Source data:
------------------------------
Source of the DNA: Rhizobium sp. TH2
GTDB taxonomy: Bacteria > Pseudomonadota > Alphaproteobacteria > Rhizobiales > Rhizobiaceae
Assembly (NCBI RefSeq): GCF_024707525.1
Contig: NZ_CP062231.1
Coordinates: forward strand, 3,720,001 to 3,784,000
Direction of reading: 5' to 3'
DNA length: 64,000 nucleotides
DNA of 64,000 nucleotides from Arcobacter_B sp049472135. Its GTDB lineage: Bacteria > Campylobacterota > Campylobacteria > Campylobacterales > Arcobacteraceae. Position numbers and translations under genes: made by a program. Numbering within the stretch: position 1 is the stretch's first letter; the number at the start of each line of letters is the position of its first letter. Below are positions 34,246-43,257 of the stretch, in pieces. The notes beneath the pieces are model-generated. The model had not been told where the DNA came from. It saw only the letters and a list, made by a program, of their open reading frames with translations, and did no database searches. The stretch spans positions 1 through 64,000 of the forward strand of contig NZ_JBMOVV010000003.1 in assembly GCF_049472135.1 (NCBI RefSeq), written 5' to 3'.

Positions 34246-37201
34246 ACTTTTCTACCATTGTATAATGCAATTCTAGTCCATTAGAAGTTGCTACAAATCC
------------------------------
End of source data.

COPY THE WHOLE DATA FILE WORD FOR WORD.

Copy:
Source of the DNA: Rhizobium sp. TH2
GTDB taxonomy: Bacteria > Pseudomonadota > Alphaproteobacteria > Rhizobiales > Rhizobiaceae
Assembly (NCBI RefSeq): GCF_024707525.1
Contig: NZ_CP062231.1
Coordinates: forward strand, 3,720,001 to 3,784,000
Direction of reading: 5' to 3'
DNA length: 64,000 nucleotides
DNA of 64,000 nucleotides from Arcobacter_B sp049472135. Its GTDB lineage: Bacteria > Campylobacterota > Campylobacteria > Campylobacterales > Arcobacteraceae. Position numbers and translations under genes: made by a program. Numbering within the stretch: position 1 is the stretch's first letter; the number at the start of each line of letters is the position of its first letter. Below are positions 34,246-43,257 of the stretch, in pieces. The notes beneath the pieces are model-generated. The model had not been told where the DNA came from. It saw only the letters and a list, made by a program, of their open reading frames with translations, and did no database searches. The stretch spans positions 1 through 64,000 of the forward strand of contig NZ_JBMOVV010000003.1 in assembly GCF_049472135.1 (NCBI RefSeq), written 5' to 3'.

Positions 34246-37201
34246 ACTTTTCTACCATTGTATAATGCAATTCTAGTCCATTAGAAGTTGCTACAAATCC